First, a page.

Quick. What year was the Battle of Hastings? How many justices are on the United States Supreme Court? Who is the author of the Wealth of Nations? Far from trivia night, these questions should sound familiar to any student or teacher who has experienced the traditional social studies classroom. And reinventing this approach of recalling names and dates is an idea as old as some of the treaties and treatises that we learned about so many years ago. So it should be no surprise that something this old is new again. The Georgia Department of Education reminds instructors that the “goal of social studies is not to have students memorize laundry lists of facts.” Instead, the intention is “to help them understand the world around them so they can analyze issues, solve problems, think critically, and become informed citizens.” Enter a renewed focus on primary sources, defined by the Library of Congress as the “raw materials of history — original documents and objects which were created at the time under study.”

Differing from secondary or tertiary sources created by those interpreting or researching the past, these sources are the living and breathing evidence of the humanities. The National Archives has analysis sheets and lessons for every period in American history. PBS’s History Detectives offers nearly fifty lessons on primary sources and nearly twenty research techniques. Our own Georgia Studies digital library is filled with primary material for all of Georgia history along with a “Historian’s Toolkit” in chapter three designed to support student inquiry of primary documents. We offer transcriptions of famous documents along with other primary material like posters, ads, or campaign buttons. GPB’s World War II Oral History Project, as well as our blog covering the March on Washington anniversary, have more topical resources for teachers to explore. We also publish a newsletter for Georgia Studies that describes primary materials throughout Georgia history. Here are some ideas for using primary sources in the classroom:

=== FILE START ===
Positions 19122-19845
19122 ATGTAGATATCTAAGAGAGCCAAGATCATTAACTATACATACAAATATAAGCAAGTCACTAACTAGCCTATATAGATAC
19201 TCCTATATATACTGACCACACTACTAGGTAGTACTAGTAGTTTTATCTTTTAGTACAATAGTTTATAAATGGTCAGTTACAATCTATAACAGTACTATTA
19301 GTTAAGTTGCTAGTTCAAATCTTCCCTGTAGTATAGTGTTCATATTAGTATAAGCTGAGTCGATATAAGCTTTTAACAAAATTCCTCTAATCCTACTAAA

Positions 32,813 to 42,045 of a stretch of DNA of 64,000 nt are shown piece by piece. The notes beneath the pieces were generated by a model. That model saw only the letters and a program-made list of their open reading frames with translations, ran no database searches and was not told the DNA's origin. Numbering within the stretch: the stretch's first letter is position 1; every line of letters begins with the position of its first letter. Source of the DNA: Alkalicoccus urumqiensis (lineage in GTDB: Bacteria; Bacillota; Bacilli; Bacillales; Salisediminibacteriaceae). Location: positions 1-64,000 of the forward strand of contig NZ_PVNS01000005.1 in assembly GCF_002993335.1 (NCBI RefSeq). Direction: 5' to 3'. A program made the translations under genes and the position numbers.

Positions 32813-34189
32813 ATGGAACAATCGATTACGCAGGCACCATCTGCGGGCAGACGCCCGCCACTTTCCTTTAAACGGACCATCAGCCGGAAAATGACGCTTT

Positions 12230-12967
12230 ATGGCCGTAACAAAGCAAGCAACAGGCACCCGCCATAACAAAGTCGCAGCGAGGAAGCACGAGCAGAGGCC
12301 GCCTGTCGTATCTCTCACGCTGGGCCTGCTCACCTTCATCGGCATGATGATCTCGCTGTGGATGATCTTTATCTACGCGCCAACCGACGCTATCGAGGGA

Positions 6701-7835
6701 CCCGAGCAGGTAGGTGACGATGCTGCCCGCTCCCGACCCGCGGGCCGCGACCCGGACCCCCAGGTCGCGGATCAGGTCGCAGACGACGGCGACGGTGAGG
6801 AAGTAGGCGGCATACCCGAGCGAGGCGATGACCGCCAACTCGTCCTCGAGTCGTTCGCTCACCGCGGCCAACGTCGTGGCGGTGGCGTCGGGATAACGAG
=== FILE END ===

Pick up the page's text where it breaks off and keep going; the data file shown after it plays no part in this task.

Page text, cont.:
1. Mock Trial. Collect some of the most useful primary sources from many accounts and perspectives of an incident or event and divide students into prosecution and defense. A great example is the mock trial of Henry Wirz.
  2. Spectrum of Significance. Cut up different paragraphs of related documents and ask students to rate their section as more important or less important in terms of answering a critical thinking question of your choice. Have a debate with students over why they rated their sections the way they did.
  3. Photo Editor. Offer students famous photographs from important events. Tell them that they are to take on the role of a photojournalist or editor and come up with a caption for the picture. Remind students that the caption should interest readers but also explain what is happening and why is it significant. The Print and Photograph Catalog at the Library of Congress hosts a large collection as well as the National Archives.
  4. Go Sources! It’s Your Birthday!. Have students bring in several sources from the day and month of their birth surrounding a famous event or person in history. Students can send written tweets about something they learned.
  5. Jigsaw Map Puzzle. Print overhead maps of battles, regions, etc. cut them up. Students might rotate between multiple centers for specific periods then all come together to discuss what all the maps had in common.

For more activities, the Library of Congress blog has two pages of ideas and our partner, Discovery Education, has a blog post with more suggestions. Oh, and those answers from the beginning are 1066, nine, and Adam Smith. But you remembered that from school, right? Of course you did.